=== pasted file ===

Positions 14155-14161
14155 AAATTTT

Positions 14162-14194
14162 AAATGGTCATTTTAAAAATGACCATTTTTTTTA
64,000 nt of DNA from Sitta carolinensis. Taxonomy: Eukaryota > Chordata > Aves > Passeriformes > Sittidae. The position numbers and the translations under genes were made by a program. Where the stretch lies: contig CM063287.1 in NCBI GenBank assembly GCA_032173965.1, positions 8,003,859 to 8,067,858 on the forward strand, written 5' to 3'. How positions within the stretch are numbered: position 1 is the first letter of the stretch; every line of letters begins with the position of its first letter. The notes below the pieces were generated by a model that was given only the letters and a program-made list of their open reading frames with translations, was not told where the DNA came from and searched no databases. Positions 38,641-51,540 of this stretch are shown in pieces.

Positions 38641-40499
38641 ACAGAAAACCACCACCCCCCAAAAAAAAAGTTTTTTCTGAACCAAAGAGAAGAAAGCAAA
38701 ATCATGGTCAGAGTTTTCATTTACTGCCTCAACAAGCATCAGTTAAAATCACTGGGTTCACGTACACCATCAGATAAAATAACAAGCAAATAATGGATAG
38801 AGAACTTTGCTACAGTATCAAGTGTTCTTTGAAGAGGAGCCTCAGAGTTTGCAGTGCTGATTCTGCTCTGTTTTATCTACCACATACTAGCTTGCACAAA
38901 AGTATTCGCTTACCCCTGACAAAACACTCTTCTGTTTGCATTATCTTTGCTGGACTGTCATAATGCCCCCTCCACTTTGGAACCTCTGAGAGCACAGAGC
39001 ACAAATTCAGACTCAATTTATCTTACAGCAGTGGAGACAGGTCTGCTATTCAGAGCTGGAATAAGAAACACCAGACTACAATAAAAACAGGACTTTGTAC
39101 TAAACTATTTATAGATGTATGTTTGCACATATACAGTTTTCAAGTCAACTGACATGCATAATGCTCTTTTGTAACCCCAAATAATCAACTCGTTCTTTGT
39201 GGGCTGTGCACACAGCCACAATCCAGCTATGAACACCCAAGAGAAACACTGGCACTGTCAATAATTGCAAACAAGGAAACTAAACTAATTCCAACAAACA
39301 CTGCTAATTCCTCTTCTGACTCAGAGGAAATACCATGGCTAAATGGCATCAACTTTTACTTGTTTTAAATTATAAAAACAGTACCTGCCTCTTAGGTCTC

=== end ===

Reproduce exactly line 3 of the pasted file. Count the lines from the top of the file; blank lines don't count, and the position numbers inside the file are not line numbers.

Positions 14162-14194